For the most part, we all love our grandmas.
Even when our grandmothers say the “wrong” thing, criticize us unknowingly, and don’t seem to “get it,” we take a deep breath, and then we muster up the patience and understanding to help them understand. We don’t let our anger or frustration take over.
What if we did the same thing with the assholes in our lives?
I know that you are probably cringing right now, but I please hear me out.
Why do our grandmother’s act the way they do?
They don’t always realize what they are doing, and even if they did, they wouldn’t care because they are grandmas. It’s the exact same thing with the jerks in your life.
All of the challenging people in our lives are acting the way that they are for two main reasons.
Reason #1: They have been conditioned to do so. They are acting within their values, and it just happens that what they value and what we value don’t align.
Reason #2: They aren’t acting within their value system because they are acting from their subconscious defense mechanisms, which kick in in times of stress, insecurity, despair, hurt, etc.,. When our defense mechanisms takes over, it’s like some other person (a child perhaps?) temporarily takes over, and we lose sight of what really matters. Only the most mindful and self-aware of us even notice.
If reason #1 and #2 don’t fit, is it possible they could be an ass, plain and simple. They know what they are doing, why they are doing it, and they don’t give a shit who gets hurt in the process. (We love to believe that this is behind all of the difficult people in our lives, but it isn’t--it’s usually the first two.)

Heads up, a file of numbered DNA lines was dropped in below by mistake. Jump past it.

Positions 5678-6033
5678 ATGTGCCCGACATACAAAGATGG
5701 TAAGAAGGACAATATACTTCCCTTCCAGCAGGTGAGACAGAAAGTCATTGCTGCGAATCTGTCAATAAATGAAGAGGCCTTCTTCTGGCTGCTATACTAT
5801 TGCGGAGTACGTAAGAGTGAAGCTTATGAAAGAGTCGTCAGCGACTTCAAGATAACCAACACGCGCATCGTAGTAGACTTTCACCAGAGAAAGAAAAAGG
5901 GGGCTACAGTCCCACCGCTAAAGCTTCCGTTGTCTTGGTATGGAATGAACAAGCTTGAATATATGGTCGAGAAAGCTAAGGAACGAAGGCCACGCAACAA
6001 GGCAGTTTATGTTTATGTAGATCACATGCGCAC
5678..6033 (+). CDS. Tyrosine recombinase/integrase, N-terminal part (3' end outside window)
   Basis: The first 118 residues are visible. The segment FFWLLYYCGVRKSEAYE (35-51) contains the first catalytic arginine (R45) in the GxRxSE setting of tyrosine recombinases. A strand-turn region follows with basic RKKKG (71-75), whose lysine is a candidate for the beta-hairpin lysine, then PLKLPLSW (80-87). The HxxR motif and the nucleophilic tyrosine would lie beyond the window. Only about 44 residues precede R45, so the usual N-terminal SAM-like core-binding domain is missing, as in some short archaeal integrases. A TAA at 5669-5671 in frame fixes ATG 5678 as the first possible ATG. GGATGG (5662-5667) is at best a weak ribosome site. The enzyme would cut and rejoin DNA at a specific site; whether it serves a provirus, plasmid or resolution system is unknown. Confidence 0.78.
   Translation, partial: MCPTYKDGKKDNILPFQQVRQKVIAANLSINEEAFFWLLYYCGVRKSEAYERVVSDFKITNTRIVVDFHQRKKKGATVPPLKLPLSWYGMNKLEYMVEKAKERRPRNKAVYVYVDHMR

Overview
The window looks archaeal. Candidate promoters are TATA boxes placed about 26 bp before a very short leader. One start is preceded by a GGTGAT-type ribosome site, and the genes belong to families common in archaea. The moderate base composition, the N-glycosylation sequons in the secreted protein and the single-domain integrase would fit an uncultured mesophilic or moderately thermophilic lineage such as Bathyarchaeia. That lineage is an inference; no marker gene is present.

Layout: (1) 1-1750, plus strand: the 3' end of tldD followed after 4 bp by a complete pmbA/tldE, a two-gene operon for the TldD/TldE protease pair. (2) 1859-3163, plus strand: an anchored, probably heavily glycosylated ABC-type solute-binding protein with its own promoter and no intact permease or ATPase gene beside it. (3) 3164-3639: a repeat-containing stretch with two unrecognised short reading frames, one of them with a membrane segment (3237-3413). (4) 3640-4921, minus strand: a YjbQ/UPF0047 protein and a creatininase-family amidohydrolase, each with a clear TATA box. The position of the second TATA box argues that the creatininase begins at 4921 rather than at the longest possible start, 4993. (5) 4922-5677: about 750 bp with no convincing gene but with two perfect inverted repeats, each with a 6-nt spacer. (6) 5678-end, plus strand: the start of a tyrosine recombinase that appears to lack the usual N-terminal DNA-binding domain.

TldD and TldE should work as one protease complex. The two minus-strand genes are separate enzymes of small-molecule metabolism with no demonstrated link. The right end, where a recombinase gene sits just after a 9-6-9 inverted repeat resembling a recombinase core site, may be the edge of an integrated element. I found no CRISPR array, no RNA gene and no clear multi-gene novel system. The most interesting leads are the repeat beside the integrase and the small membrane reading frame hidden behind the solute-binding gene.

If you really want to turn things around with a challenging person in your life, I encourage you to start treating them like you would your grandma. We cannot influence people to change if we do not value them as a human being.
Here are a few ideas...
If you start to value others, like you value your grandma, I promise that your inner and outer environment will become a lot more peaceful.
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Courage. Compassion. Connection.
A couple of weeks ago, I was at my PEPS meeting and one of the other moms was talking about how she can’t put her son down anymore and expect to find him in the same place when she gets back. I responded with, “Totally, Anouk usually moves like 5 or 8 feet.”
What?? She doesn’t move at all. She can’t even roll over yet. Why did I just say that? I tried to back track. I had just completely lied, and for what?
As a new parent I am getting completely caught up in the Joneses. What other babies’ do, I want Anouk to do. When they talk about how much their baby sleeps, I talk about Anouk’s sleep (which is superb, by the way). When they talk about their toys, I go out and buy the same ones. And when they talk about things that Anouk doesn’t do yet, it seems that I have resorted to lying.
My husband and I were talking about it the other night and I was baffled by it. I really don’t understand why I lie to make my daughter look good.